Origin: This ivy, native to Europe, was introduced to North America during colonial times as an ornamental. It is still widely planted for this purpose.
Description: English ivy is an evergreen, woody vine that can climb, clinging with aerial roots, or can form dense ground cover. It can grow to around 100 feet long. Its thick, waxy leaves are alternate and most typically have 3-5 pointed lobes, but their shape varies. Mature plants of about 10 years old often have unlobed leaves which are wide at the base and taper to a point. Leaves are dark green above, with whitish veins radiating from the leaf stem, and are pale green beneath. Leaf stems are often reddish-tinged. Hairy-stemmed clusters of tiny, greenish-yellow, 5-petaled flowers are present on mature plants from June until October. Fruits are clustered berries 0.2-0.3 inch in diameter. These are pale green in late summer, ripening to dark blue or purplish in late winter or spring.
Distribution: English ivy invades woodlands, fields, and other upland areas. It avoids wet areas but can tolerate a fairly wide range of soil and moisture conditions and particularly thrives in moist, open forests. Young plants are shade tolerant, and plants adapt to higher light levels as they mature.
Problem: English ivy can replace native understory species when growing along the ground. When it climbs trees, it often completely surrounds their branches, slowly killing them. It can also host bacterial leaf scorch that infects oaks, elms, and maples.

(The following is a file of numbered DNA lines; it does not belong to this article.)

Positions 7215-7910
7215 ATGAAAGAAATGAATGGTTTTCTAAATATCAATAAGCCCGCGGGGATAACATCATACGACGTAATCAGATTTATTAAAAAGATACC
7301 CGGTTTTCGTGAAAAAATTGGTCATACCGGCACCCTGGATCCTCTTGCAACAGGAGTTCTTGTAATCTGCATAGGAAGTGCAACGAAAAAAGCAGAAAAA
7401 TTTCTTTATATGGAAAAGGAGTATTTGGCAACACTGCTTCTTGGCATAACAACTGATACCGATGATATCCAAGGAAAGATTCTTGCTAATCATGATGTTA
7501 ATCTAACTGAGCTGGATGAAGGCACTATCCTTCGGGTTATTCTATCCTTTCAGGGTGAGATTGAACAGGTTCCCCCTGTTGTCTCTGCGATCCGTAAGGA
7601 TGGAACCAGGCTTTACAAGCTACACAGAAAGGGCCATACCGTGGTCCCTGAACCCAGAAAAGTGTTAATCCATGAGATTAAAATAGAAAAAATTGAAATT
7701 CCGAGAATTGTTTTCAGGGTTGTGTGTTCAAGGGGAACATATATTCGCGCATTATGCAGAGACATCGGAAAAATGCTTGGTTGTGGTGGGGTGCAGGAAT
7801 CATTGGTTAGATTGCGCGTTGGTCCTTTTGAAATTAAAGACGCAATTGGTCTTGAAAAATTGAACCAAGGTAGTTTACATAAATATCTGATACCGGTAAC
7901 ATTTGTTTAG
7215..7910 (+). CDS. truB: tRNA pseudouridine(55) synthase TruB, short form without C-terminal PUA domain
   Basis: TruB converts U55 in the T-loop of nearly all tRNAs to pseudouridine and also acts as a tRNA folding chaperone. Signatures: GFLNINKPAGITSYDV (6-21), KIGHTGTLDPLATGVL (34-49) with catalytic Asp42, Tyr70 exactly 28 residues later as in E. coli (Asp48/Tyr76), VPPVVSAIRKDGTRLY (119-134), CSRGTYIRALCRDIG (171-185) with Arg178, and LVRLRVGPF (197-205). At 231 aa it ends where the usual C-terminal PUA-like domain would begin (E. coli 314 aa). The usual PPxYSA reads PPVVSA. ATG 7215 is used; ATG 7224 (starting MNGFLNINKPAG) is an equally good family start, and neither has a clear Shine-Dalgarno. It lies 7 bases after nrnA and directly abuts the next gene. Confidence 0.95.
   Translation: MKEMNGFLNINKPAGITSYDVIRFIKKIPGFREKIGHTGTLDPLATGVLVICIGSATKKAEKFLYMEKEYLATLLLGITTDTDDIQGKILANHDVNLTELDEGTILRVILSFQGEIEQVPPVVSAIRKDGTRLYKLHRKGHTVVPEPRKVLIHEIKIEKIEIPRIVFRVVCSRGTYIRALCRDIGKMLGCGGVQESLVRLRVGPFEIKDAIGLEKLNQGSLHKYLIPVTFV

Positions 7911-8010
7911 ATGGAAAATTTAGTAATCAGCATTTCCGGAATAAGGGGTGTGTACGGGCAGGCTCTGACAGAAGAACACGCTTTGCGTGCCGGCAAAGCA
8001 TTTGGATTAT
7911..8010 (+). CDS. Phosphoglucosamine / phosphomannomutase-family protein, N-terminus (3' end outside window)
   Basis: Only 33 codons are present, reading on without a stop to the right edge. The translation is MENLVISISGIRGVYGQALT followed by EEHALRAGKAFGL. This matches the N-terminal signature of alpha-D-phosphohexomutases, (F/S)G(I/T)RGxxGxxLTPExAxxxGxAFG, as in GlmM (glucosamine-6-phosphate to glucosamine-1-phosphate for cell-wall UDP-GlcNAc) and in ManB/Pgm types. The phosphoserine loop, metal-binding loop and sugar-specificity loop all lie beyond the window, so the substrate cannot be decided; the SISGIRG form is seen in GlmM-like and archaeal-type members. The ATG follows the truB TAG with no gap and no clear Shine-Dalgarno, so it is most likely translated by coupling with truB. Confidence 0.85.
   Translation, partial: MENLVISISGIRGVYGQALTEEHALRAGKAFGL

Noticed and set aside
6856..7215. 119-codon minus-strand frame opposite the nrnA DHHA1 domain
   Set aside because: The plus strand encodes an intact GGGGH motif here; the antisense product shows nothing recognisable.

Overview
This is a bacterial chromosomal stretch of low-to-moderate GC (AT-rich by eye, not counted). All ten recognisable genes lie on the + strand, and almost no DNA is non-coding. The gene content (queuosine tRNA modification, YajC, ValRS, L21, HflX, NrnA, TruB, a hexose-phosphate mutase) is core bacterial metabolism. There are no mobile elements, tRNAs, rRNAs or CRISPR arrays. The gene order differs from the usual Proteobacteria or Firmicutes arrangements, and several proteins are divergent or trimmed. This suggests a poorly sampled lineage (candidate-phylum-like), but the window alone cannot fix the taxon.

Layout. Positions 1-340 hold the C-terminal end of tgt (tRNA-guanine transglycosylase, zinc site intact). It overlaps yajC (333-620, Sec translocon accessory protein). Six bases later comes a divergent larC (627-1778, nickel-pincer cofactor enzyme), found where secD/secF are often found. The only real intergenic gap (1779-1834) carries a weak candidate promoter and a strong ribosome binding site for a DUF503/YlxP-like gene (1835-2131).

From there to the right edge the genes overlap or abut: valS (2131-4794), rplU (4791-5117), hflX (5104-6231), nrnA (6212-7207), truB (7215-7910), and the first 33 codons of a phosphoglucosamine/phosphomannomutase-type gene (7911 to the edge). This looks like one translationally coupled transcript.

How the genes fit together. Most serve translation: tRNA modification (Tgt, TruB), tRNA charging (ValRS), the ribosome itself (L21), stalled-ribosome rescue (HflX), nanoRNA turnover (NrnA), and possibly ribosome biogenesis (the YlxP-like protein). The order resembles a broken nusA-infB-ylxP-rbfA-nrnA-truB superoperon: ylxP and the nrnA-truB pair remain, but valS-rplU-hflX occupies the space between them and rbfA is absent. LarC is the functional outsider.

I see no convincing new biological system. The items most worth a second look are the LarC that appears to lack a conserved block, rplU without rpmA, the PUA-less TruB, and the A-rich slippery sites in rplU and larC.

Control: Hand-pulling of seedlings or small plants may be effective, but care should be taken not to disturb the soil more than necessary. Glyphosate (3%) or triclopyr (3%) may be sprayed onto leaves. This can be done anytime during the growing season, but may be best in the early fall when native plants are dormant, but the target plant is still green and physiologically active. Winter treatment may be possible if green leaves are still present and the high temperature exceeds 50? F. When applying herbicide to a plant with waxy leaves, consider adding 0.5% non-ionic surfactant to the herbicide mix if recommended on the herbicide label.
USE PESTICIDES WISELY: Always read the entire pesticide label carefully, follow all mixing and application instructions and wear all recommended personal protective gear and clothing. Contact your state department of agriculture for any additional pesticide use requirements, restrictions or recommendations.